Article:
Conclusion and Final Thoughts
This content was originally featured on Amdmb.com and has been converted to PC Perspective’s website. Some color changes and flaws may appear.All of the KT400A motherboards that we tested for this roundup performed stable (with the exception of the Soyo motherboard we mentioned earlier). They ran all of the benchmarks flawlessly and this can be attributed to this being a second generation chipset and a second generation implementation for all of the motherboard manufacturers. Since the KT400 chipset is pin compatible with this KT400A chipset, the manufacturers were able to work out any of the problems they had implementing it with the KT400 versions, and maybe as far back as the KT333 revisions.
Most of the KT400A motherboards you see here can also be purchased for a relatively low price – that is, low compared to the nForce2 Ultra 400 motherboards available. For example, the Gigabyte 7VAXP-A can be found for as low as $77 without all the extras, while the DFI KT400A LanParty board is slightly more expensive, available for around $148. But, availability on the other KT400A motherboards is still up in the air in the US market.
VIA seems to have a lot of chipsets for the Athlon XP processor, which is both a good and bad trait to have. While they can hit a lot of different market segments with the low priced and more expensive chipsets, the manufacturers that aim motherboards towards the enthusiast market are now seeming to be hesitant to build the motherboard based on the chipsets until VIA has the final, final one available. This is apparent with the current KT400A line of motherboards – while we have a lot of them here for testing, I can only find a handful for sale online anywhere. Why? I believe its because the manufacturers are waiting on the KT600 chipset (now reaching manufacturers in mass quantities) and bypassing the KT400A chipset.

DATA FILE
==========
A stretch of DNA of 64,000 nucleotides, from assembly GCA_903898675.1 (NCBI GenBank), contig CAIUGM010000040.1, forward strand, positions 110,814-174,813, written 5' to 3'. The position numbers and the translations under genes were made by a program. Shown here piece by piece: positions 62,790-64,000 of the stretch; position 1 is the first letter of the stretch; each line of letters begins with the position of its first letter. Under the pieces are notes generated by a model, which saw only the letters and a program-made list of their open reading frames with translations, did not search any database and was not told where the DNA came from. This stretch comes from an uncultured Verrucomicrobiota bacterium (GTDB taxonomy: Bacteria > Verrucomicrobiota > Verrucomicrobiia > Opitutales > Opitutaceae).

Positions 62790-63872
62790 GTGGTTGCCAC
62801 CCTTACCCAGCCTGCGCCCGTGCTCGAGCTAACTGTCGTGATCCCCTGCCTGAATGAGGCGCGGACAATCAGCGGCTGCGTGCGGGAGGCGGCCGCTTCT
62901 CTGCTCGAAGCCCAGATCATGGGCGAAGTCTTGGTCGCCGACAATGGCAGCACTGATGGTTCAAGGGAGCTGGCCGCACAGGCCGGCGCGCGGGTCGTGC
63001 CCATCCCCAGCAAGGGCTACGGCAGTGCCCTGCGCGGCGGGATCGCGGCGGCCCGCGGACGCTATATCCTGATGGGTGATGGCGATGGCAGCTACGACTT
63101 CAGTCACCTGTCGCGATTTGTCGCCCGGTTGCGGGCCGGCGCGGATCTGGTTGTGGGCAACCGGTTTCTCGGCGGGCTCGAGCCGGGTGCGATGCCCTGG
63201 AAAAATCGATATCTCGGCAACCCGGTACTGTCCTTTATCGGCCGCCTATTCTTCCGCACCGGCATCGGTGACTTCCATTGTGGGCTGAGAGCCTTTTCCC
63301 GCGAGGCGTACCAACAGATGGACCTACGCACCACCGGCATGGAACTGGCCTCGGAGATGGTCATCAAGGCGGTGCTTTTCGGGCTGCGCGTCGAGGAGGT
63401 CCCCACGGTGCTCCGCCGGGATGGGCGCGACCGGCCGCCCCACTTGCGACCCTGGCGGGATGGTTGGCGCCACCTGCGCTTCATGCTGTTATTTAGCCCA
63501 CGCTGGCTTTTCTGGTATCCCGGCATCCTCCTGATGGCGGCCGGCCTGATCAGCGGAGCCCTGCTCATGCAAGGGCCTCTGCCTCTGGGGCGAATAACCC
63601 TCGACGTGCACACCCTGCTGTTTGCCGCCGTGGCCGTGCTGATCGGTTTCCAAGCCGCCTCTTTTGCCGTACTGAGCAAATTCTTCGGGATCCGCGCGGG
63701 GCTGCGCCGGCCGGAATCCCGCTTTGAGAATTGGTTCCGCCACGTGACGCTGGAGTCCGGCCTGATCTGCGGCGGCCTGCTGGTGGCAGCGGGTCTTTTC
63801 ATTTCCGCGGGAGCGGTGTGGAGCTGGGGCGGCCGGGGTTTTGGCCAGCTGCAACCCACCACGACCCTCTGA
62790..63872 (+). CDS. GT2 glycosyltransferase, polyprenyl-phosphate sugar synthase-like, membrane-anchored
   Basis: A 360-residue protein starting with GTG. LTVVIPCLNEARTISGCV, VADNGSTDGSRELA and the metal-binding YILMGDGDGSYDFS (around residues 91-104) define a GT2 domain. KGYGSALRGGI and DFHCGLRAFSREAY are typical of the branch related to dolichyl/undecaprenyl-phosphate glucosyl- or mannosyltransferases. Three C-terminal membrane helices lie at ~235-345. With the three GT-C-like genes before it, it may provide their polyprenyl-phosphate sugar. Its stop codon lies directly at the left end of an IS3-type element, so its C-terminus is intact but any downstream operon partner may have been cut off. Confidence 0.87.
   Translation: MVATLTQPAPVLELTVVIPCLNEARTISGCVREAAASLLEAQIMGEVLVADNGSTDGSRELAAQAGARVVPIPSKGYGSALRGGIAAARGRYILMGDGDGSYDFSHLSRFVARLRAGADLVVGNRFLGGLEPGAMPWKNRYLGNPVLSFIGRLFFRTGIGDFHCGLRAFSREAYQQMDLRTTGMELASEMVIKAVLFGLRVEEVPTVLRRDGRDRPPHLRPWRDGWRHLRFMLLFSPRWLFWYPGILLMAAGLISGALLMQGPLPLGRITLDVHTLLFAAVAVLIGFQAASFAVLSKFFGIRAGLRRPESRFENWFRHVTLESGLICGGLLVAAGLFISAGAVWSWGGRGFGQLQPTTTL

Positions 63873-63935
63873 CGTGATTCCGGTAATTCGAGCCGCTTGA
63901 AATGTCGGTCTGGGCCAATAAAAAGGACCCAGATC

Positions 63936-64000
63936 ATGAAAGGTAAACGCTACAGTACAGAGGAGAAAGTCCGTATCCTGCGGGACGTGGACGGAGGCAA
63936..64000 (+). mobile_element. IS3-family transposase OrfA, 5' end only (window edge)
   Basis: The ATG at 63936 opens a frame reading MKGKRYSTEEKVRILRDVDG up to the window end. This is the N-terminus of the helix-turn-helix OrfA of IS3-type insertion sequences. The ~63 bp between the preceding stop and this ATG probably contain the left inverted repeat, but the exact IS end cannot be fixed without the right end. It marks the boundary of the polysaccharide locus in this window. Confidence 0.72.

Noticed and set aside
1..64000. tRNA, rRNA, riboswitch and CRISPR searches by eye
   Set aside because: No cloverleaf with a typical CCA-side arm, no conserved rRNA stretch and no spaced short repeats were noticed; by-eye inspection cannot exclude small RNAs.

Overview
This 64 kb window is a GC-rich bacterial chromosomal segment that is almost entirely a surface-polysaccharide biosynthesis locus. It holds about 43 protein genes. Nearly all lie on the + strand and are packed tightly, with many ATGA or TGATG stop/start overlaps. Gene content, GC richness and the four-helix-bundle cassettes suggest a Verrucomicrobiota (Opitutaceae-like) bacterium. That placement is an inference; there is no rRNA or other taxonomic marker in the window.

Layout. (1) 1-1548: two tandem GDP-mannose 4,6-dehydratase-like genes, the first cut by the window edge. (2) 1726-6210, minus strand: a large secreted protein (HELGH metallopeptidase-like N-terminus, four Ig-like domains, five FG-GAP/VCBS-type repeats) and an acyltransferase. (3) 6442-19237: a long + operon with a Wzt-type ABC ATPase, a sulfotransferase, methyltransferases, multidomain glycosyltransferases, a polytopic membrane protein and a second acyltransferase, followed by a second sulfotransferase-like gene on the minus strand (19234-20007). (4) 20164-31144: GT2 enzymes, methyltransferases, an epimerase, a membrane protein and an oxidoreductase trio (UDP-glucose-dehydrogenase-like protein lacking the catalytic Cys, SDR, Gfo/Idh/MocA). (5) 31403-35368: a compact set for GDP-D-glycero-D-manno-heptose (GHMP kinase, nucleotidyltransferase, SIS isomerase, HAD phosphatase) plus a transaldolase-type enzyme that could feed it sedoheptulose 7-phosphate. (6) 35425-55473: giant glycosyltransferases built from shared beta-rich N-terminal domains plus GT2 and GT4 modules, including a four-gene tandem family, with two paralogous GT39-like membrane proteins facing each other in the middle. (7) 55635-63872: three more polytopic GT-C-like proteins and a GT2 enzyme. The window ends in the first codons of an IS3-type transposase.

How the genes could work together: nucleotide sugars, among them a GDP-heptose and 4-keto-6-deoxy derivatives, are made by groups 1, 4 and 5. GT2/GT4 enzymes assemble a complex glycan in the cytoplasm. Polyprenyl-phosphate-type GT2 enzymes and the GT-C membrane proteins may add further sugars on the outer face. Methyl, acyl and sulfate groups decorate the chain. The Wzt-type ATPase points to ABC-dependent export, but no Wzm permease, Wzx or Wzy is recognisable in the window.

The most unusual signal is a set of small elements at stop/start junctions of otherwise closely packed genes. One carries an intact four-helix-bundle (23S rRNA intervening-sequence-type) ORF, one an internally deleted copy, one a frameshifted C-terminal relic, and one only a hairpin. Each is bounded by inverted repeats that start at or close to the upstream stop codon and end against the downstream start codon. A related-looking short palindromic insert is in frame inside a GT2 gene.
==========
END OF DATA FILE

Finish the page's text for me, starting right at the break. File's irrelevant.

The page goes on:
If you are planning on getting a KT400A motherboard, pay close attention to the extras that are included like Serial ATA and RAID functionality. The bios and overclocking features are nice to have, but in all honesty, without the necessary clock that the chipset needs to run 200 MHz FSB effectively (without overclocking the PCI/AGP bus substantially), overclocking on the chipset is going to be somewhat limited.
The specific motherboards that stood out to me during testing were the Gigabyte 7VAXP-A Ultra and the DFI KT400A LanParty motherboards. Both offered great performance but also offered the user a lot of bang for their buck when it comes to features and extras. The DFI board in particular, in their now popular “LanParty” configuration was nice with the rounded cables, PC carry strap and Front-X among other things. I am looking forward to seeing the future LanParty branded DFI motherboards.
If you have further questions or issues to discuss on these KT400A motherboards, be sure to visit the AMDForums where there are specific forums for each motherboard manufacturer. I also welcome your comments via email.